May 16, 2024

How to take a break from your business 5b: critical processes

We’ve already looked at a couple of processes you could set up as a team, to start getting comfy with the idea of following a written description.

Here is another universal process that it would be worth getting everyone to be able to do before you go away, that will make that break less stressful for your team as well as for you:

Handling a complaint:

Obviously you can’t predict exactly what might go wrong for a customer, so this is not about predetermining specific solutions to specific problems. Instead it’s a higher-level process that can be applied to any situation.

Here’s how it goes:

Create Rapport

The process starts by acknowledging the person’s emotions as well as the facts. However unreasonable it may be for the person in front of you to feel what they feel, they still feel it. And while they are feeling, they can’t be thinking.

So what they need first is to be seen or heard as a human being, to have their anger/distress/disappointment recognised as a valid response to being let down.

This doesn’t mean coming out with the bland ‘I’m sorry you feel that way‘ kind of statement – the kind that’s usually followed by a ‘but’ – ‘but we don’t do refunds‘.

I mean genuine sympathy – ‘Gosh yes, I would be hopping mad too!‘, ‘Blimey that must have been sooo frustrating.‘ The kind of sympathy that enables the complainer to recover enough equanimity to move on.

Once you have achieved that, you can acknowledge the facts of what’s happened, without admitting liability.

If they are finding it really difficult to recover their equanimity, (or maybe you are starting to feel like you want a fight), take a break and come back to it. Offer to call them back in 5 minutes. If you’re in real life, you could even buy them a coffee and some time and space to calm down. And of course, make sure you are there when they come back.

Explore possibilities

The next activity is to find out what will make the complainer happy again. What will repair, or even strengthen their relationship with you?

You need to be able to offer a solution that is right for both of you. That requires collaboration.

Start by asking them ‘What could we do to make this right for you?‘, then continue to explore what they would feel is reasonable, without committing to anything at this stage.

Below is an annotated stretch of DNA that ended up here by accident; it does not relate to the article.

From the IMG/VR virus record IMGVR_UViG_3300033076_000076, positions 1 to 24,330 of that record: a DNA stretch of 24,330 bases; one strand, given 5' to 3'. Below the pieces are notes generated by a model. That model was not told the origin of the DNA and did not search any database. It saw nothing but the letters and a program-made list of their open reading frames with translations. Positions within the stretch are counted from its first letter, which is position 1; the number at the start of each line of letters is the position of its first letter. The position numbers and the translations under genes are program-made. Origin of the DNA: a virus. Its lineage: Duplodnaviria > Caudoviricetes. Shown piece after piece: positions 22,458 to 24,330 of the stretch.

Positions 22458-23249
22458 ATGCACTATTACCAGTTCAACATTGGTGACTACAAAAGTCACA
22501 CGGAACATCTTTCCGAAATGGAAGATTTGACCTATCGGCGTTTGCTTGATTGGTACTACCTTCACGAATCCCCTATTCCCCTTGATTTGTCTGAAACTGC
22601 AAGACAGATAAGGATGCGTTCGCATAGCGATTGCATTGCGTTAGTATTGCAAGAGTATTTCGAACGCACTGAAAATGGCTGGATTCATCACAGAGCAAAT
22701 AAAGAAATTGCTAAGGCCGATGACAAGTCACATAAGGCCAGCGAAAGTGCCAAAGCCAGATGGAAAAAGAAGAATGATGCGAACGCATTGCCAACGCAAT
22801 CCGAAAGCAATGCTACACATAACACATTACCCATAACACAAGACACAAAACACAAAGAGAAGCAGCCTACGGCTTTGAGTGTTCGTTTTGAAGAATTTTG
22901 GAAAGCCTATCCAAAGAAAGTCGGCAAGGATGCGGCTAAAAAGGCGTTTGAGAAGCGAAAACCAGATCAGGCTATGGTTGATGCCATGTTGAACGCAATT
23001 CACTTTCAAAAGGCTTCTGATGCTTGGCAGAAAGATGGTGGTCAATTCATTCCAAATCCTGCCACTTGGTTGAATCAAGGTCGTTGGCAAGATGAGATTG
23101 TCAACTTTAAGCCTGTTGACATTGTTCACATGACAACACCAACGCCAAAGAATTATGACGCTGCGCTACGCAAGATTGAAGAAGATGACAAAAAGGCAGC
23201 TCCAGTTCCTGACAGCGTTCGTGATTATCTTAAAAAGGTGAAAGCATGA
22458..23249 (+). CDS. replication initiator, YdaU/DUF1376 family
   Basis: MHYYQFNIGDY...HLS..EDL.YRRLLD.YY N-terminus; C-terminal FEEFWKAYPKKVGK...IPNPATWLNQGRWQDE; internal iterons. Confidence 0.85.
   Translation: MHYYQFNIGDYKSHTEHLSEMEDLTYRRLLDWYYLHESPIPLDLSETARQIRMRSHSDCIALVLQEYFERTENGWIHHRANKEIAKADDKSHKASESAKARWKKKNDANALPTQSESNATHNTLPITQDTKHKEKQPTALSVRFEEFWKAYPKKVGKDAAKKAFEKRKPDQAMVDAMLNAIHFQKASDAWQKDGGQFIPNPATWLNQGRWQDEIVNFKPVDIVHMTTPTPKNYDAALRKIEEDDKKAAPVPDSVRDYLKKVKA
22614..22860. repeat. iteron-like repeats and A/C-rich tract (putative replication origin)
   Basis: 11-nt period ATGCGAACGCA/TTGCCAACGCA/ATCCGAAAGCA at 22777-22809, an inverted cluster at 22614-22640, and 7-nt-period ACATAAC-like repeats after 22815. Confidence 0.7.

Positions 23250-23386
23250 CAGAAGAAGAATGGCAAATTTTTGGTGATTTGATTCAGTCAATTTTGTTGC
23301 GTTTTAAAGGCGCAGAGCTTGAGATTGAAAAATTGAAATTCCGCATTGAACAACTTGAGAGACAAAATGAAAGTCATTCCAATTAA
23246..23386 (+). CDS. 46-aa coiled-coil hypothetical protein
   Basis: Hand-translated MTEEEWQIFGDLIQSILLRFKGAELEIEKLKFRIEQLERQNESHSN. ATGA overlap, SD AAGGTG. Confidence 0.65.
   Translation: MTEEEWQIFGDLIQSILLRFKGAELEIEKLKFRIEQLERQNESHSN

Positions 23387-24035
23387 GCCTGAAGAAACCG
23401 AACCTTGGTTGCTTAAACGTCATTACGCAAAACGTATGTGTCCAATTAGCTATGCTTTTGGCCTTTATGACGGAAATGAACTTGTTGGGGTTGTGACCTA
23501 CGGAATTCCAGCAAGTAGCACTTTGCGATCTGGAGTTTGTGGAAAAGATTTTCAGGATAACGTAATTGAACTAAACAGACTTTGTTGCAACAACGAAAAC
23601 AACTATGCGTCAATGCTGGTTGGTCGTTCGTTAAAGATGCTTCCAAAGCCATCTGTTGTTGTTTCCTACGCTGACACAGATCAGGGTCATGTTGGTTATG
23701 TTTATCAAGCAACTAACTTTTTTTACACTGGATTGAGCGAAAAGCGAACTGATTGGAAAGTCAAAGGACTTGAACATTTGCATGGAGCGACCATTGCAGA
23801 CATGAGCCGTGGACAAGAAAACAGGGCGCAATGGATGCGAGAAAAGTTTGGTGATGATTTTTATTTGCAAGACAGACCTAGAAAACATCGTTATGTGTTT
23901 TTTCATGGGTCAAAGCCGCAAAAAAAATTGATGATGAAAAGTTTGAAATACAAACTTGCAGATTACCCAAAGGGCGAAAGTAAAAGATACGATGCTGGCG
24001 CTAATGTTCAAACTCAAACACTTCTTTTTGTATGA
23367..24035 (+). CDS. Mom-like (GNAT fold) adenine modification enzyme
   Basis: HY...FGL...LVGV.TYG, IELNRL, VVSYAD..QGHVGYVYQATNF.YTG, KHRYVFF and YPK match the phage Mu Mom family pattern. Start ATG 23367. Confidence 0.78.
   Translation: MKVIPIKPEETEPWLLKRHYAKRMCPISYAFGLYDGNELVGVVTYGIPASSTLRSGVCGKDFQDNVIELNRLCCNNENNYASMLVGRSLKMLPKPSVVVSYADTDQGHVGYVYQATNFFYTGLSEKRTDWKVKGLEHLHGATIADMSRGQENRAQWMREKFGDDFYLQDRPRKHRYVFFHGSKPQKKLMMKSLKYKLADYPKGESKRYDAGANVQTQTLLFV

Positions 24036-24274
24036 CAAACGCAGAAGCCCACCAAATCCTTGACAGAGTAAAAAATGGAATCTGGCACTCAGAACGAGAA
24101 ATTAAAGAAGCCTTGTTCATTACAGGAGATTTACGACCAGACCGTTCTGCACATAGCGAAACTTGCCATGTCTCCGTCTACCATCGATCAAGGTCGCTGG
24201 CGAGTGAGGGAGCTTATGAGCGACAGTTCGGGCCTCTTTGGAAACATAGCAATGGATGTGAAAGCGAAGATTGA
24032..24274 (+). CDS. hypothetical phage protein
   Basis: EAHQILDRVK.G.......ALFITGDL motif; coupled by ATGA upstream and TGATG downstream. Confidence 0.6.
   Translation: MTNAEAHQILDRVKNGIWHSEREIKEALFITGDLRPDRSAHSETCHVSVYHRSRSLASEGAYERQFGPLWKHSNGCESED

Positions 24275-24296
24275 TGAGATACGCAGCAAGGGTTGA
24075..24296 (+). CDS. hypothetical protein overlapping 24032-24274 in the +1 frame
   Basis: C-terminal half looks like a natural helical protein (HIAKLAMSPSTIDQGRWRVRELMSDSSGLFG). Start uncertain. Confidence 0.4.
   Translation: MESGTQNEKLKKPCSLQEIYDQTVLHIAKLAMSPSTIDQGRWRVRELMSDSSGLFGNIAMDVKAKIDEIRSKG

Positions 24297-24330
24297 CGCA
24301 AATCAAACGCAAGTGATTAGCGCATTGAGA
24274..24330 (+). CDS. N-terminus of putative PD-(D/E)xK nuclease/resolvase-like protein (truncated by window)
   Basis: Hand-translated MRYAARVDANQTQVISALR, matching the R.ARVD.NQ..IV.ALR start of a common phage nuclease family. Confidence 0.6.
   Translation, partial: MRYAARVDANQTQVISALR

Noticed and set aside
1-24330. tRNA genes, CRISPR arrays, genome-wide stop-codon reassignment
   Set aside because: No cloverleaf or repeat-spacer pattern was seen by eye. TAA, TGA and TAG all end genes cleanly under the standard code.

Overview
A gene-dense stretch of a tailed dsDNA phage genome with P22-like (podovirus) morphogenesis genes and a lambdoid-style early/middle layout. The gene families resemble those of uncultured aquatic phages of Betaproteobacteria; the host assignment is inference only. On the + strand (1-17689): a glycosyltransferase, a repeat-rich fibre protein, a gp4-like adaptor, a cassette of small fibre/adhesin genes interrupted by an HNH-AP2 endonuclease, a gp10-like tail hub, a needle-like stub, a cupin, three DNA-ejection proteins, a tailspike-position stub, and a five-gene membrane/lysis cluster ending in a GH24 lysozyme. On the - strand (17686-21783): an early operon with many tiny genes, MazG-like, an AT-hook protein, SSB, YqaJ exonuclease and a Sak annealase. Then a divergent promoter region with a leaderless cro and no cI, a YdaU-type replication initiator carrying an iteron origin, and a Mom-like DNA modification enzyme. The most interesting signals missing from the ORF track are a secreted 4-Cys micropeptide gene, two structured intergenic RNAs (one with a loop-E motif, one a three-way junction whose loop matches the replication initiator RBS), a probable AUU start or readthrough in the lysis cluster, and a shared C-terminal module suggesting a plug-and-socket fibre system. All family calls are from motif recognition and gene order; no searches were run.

Bear in mind any possible knock-on effects of the service failure – perhaps something else was damaged as a result, or they had to take time off work to come and see you.

Also bear in mind what is affordable for the business. It’s critical that whoever is handling a complaint understands the lifetime value of a customer, as well as the profit margins for your products and services.

By the end of this activity, you’ll have a pretty good idea of what would restore your customer’s faith in the relationship. Often, it’s not that costly. Genuine human sympathy and acknowledgement of the kind you give in Create Rapport goes a long way to making people feel better.

Exceed Expectation

Whatever it is that you’ve agreed on in Explore Possibilities – top it.

Offer a solution that will exceed their expectations, without breaking the bank for you.

This often involves addressing the collateral damage – for example if a pan breaks in normal use, you’d expect to replace it. If in breaking, the contents fell out and spoilt a tablecloth, you could offer to replace the taablecloth too. Or, if the customer travelled out of their way by public transport to make their complaint, you could send them home in a cab.

It’s this kind of attention to the inconvenience caused by failure that tips a complainer into an advocate for your business. Remember, they are complaining because they care about the relationship they have with you.

Deliver on the deal

Next, deliver on your offer, without hesitation, quibble or delays. Keep your promise. Obvious I know, but critical to do, and to do promptly.

Pre-empt repetition

Finally, work out how to avoid the same complaint happening again. You can leave this part to be done once you’re back from your holiday.

Examples of other critical processes to sketch out in this way before you go off:

  • What to do if all your tech goes down. How would you continue to keep your promises? If you can’t, how would you let people know?
  • What to do if someone has to disappear. How would you make sure their work still gets done or is handed over?
  • What to do if your data gets hacked, or is lost. How do you recover?

What would you add?

Again, there’s no need to go into too much detail. And you don’t necessarily have to cover everything you would need to be done just yet. Only what can’t wait until you get back. But in a crisis, having a process to follow is really helpful, for team morale as well as for business.

Remember, your people know what they’re doing. Remeber too, that your customers will forgive a lot, especially if they can see that you have thought about these things, have made an effort to address them, and above all, keep them informed.

Next time, we’ll look at what you do as boss that nobody else can do right now, and how you might decide what to delegate before a short break.

Discipline makes Daring possible.